Dar es Salaam. China’s total direct investment in Tanzania soared from $700 million in 2011 to $2.1 billion last year, turning the world’s second biggest economy into the biggest foreign investor in the east African country, it has emerged.
According to Imara Equity Research, this investment is focused on railways, ports, buildings, road construction, gas pipelines and wind power farms.
This investment has not only boosted economic growth of Tanzania, but has also created more than 150,000 direct jobs, according to the research house. “Bilateral trade between China and Tanzania has also soared in the same period, reaching over $2.5 billion by the end of 2012,” Imara said in its latest report, citing official data.
Open Data for International Development (AidData) also shows that Beijing has emerged as Tanzania’s single biggest trading partner in 2012, accounting for 15 per cent of Dar es Salaam’s trade. Lately, China and Tanzania have taken on up to 19 projects worth billions of dollars. Some of these projects have been financially backed by the Chinese state-owned Exim Bank to the tune of $10 billion. One of these deals involves the construction of the multi-billion-dollar port at Bagamoyo, northwest of Dar es Salaam, the capital of Tanzania.
Set to be the largest and most modern port in Africa, the harbour is expected to be in operation by 2017. It will handle 20 times more cargo than the Dar es Salaam Port, which is Tanzania’s current major import and export gateway in East Africa.
China-state-run-firm, Merchants Holdings, has also won a deal to construct a 34km road between Bagamoyo and Mlandizi, linking the port to Tanzania’s internal rail network and the Tanzania-Zambia Railway. Additionally, a Chinese $1.2 billion soft loan transaction for a 523km line connecting Dar es Salaam and the Mtwara gas field was endorsed in September 2012 between Tanzanian government and the Exim Bank.
Between 2001 and 2011, mineral-rich Tanzania received funding worth $ 4.6 billion from the Chinese. According to Imara, China’s state-owned Sichuan Hongda Group got into a $3 billion partnership with Tanzania’s National Development Corporation to develop a major iron-coal mine. Beijing companies also own a bigger share of Tanzania’s civil engineering industry. Private Chinese companies have also stepped up investments into Tanzania.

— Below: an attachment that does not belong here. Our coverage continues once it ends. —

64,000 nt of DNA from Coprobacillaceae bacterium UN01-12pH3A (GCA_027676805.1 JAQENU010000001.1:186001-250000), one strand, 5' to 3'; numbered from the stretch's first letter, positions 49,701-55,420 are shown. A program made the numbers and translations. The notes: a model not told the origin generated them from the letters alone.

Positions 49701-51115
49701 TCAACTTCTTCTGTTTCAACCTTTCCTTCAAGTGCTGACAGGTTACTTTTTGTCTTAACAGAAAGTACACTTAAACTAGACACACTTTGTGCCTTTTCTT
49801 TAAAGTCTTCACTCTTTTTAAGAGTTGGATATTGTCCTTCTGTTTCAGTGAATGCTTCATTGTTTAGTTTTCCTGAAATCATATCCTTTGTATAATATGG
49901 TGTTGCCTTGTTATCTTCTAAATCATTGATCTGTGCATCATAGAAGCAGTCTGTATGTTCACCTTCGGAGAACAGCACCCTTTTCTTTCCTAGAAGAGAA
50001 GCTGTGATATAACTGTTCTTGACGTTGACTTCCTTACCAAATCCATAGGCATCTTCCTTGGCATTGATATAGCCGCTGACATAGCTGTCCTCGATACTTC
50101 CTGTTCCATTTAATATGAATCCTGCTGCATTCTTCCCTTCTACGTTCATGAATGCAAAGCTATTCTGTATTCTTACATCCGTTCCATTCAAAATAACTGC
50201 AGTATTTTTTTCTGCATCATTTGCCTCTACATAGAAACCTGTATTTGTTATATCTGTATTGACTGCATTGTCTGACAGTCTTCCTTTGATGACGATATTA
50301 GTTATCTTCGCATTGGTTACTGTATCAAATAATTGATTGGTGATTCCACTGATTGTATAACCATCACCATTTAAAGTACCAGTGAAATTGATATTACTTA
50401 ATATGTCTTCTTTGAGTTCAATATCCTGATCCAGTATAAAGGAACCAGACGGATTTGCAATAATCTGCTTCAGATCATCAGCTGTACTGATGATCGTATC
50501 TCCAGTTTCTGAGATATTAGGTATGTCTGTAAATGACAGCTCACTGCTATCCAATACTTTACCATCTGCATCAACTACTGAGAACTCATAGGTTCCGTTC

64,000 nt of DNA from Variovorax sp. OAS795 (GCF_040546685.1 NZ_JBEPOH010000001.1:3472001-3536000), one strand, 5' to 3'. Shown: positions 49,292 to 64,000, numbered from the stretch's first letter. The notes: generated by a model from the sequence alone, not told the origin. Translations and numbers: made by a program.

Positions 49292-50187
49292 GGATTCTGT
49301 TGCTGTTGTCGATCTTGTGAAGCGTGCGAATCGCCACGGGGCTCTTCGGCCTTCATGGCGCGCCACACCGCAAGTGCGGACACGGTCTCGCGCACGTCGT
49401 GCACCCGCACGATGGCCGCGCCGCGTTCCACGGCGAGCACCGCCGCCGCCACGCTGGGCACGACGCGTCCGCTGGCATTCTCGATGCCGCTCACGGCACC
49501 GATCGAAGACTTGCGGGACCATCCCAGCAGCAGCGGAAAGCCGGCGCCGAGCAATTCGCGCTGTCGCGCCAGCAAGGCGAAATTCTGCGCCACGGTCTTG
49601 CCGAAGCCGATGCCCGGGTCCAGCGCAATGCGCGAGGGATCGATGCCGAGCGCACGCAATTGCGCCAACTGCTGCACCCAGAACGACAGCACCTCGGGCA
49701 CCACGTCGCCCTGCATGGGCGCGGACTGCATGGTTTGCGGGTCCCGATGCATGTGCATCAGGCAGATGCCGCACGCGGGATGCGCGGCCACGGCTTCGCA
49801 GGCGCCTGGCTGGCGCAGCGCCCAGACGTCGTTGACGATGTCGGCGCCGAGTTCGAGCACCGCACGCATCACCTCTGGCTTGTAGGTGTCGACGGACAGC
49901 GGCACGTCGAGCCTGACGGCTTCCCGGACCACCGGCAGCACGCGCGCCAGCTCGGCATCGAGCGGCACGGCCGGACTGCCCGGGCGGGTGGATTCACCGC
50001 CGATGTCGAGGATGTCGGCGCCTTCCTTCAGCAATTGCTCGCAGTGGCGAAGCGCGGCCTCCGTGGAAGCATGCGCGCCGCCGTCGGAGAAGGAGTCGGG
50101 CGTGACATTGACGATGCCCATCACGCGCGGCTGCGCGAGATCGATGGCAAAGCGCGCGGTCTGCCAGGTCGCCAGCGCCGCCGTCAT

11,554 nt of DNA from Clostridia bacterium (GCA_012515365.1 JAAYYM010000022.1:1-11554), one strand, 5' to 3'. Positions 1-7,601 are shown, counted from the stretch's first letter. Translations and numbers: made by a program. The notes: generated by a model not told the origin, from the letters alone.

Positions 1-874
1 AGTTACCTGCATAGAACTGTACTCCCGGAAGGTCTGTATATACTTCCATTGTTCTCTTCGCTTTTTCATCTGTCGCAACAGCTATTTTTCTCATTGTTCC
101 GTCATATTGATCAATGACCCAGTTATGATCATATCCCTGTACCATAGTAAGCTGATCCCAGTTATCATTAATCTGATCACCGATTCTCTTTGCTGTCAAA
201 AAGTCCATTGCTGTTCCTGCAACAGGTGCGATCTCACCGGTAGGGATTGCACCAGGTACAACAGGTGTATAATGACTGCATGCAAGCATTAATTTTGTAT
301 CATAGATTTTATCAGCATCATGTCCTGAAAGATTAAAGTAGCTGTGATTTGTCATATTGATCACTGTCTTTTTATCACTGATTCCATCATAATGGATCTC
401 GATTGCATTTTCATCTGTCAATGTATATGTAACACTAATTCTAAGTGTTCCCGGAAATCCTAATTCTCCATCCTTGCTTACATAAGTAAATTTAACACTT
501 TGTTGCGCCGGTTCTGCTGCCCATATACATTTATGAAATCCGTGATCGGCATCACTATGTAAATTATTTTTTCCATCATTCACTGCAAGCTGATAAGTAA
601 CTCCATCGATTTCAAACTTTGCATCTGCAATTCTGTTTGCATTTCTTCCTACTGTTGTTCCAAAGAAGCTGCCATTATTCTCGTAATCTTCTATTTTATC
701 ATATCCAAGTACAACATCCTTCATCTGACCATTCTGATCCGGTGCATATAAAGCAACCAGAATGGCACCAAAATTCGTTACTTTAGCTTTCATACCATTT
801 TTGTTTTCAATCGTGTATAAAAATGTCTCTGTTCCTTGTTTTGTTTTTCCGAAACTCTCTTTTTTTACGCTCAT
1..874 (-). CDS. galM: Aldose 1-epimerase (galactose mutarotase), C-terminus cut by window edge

Meanwhile, European stocks advanced on Friday, boosted by news of recovering economic growth across the eurozone, while dealers shrugged off fresh political turmoil in Italy. Frankfurt’s benchmark DAX 30 index of leading companies gained 0.72 per cent to 9,663.78 points and in Paris the CAC 40 added 0.58 per cent to 4,336.94 points.
Milan’s FSTE Mib index rallied 1.47 per cent to 20,406.42 points, as the anticipated resignation of Italian Prime Minister Enrico Letta sparks reform hopes in the debt-laden eurozone nation, analysts said. London’s FTSE 100 index added a marginal 0.04 percent to 6,662.09 points in late morning deals, compared with Thursday’s closing values.
However, the British pound rallied to $1.6716 - the highest since early May 2011 - lifted after the Bank of England’s decision earlier this week to overhaul its forward guidance on interest rates and hike its economic growth forecasts. The European single currency rose to $1.3696 from $1.3678 late in New York on Thursday, as dealers focused on bright data. The ruble fell to a record low level against the euro.
“Activity continues to recover in the eurozone,” said Brenda Kelly, chief market strategist at trading firm IG. “While the political shenanigans in Italy are providing a Groundhog Day backdrop to proceedings, investors are choosing to focus on the better-than-expected GDP numbers.” The eurozone economy grew 0.3 per cent in the fourth quarter of 2013, enough of an improvement on 0.1 per cent in the previous quarter to suggest that modest recovery remains on track, official data showed.
Market expectations had been for growth of between 0.2-0.3 per cent in gross domestic product (GDP). In the wider European Union, the economy expanded 0.4 per cent, after 0.3 per cent in the third quarter, the Eurostat statistics agency added.
Anglo revealed on Friday that net losses narrowed to $961 million last year, compared with a loss after taxation of $1.470 billion in 2012, However, the group’s performance was weighed down by a vast $1.9-billion impairment charge on the value of assets, soft demand, and strikes in South Africa.
In commodity markets, gold forged a three-month high at $1,310.70 per ounce, boosted by the weak dollar, strong Chinese demand and speculative buying, analysts said. (AFP/Agencies)